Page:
COVID-19 has never been picky about who it infects.
Since it emerged out of China in early 2020 and arrived in the United States weeks later, COVID has found the gaps in our mitigation or lapses in judgment to continue to wreak havoc.
We are in the midst of another spike. The United States is averaging more than 120,000 COVID cases per day nationally. That is more than at any time in the spring or summer of 2020 and more than the spike over this past spring. Less than two months ago — on June 22 — the U.S. was averaging 11,328 per day.
For the better part of a year, the nation’s most vulnerable — older Americans and immunocompromised — were those who suffered the most from the virus. That isn’t the case anymore because of a staggering number of Americans who have yet to get vaccinated despite an abundance of availability for months.
According to the CDC, 40.5 percent of patients hospitalized last week were between the ages of 18 and 49. Medical professionals say more than 90 percent of those hospitalized with COVID symptoms are not vaccinated and the percentage of COVID-related deaths of unvaccinated individuals is higher than that.
To make matters — significantly worse in some areas — we have politicians who are not only playing politics with a pandemic but are also putting the lives of tens of thousands of people, including children, in danger to show how “strong” they are.
Florida Gov. Ron Desantis and Texas’s Greg Abbott and their actions are dangerous. White House COVID Response Team coordinator Jeff Zients said this week that in Florida, where Desantis bans mask mandates, and in Texas, where Abbott just challenged one county’s mask mandate in court, cases are raging as the delta variant takes hold. Zients said Florida has more COVID cases than the 30 states with the lowest rates combined. Forty percent of all new COVID hospitalizations in the United States are in Texas and Florida.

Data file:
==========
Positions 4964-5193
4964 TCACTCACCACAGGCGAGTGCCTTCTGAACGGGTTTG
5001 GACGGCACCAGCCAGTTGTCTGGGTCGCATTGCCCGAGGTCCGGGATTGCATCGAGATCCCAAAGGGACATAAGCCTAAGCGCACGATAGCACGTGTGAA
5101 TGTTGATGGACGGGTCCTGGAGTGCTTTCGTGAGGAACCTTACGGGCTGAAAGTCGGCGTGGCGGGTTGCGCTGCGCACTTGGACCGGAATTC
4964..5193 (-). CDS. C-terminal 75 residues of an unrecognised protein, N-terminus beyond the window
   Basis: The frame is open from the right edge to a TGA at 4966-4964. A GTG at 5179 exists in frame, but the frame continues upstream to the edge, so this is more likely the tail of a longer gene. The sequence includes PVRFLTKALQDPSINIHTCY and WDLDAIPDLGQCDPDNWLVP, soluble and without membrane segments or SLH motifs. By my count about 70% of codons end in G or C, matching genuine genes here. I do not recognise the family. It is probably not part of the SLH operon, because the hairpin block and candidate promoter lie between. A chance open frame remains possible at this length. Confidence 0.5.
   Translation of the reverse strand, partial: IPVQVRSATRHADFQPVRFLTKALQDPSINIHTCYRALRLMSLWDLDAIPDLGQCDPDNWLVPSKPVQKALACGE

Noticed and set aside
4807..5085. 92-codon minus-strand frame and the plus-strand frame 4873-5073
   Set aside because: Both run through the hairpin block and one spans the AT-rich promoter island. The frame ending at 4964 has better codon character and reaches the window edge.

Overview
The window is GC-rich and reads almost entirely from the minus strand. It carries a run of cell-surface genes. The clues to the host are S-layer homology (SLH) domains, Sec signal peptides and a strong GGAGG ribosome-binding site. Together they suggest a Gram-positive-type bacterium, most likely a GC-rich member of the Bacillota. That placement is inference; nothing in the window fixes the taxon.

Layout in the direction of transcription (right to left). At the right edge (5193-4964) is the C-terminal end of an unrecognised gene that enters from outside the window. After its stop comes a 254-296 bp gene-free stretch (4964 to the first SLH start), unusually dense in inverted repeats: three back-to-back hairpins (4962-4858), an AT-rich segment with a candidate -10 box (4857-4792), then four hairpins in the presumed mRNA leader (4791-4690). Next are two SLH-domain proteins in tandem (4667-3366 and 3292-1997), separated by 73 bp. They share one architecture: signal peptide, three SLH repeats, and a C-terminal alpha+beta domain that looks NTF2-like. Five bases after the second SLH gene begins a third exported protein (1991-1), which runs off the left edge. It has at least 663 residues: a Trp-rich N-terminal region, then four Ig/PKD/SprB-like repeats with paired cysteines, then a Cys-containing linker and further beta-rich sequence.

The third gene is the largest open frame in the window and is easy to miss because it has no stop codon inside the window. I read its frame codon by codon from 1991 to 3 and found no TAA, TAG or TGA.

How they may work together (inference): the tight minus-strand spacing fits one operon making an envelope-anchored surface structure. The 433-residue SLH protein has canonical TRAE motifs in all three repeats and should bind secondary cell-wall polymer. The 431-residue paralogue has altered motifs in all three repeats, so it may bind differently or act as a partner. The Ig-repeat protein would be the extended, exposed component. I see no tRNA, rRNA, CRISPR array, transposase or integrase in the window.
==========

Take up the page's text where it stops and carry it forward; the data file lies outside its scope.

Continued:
Desantis has threatened to withhold funding to schools who put in mask mandates, then pivoted to docking the salaries of school administrators who required masks when schools opened. He has backed off such threats, but still said this week that forcing a child to wear a mask is “child abuse.”
It’s an absurd notion in a growing number of absurd notions, as is Abbott’s suit against Dallas County for requiring face masks in schools and in businesses.
Listen, we get that backtracking might not be the best politics. But until we get more people vaccinated, until more people take the “personal responsibility” that both governors preach, allowing local decisions to be made is the right thing to do.
Arkansas Governor Asa Hutchinson understands that. Last week, Hutchinson said he regrets signing a bill earlier this year that banned state and local mask mandates.
“Facts change and leaders have to adjust to the new facts that you have and the reality of what you have to deal with,” Hutchinson said. “I realized that we needed to have more options for our local school districts to protect those children.”
These are difficult and unpopular decisions. Those decisions are best made locally.
— The (Sunbury) Daily Item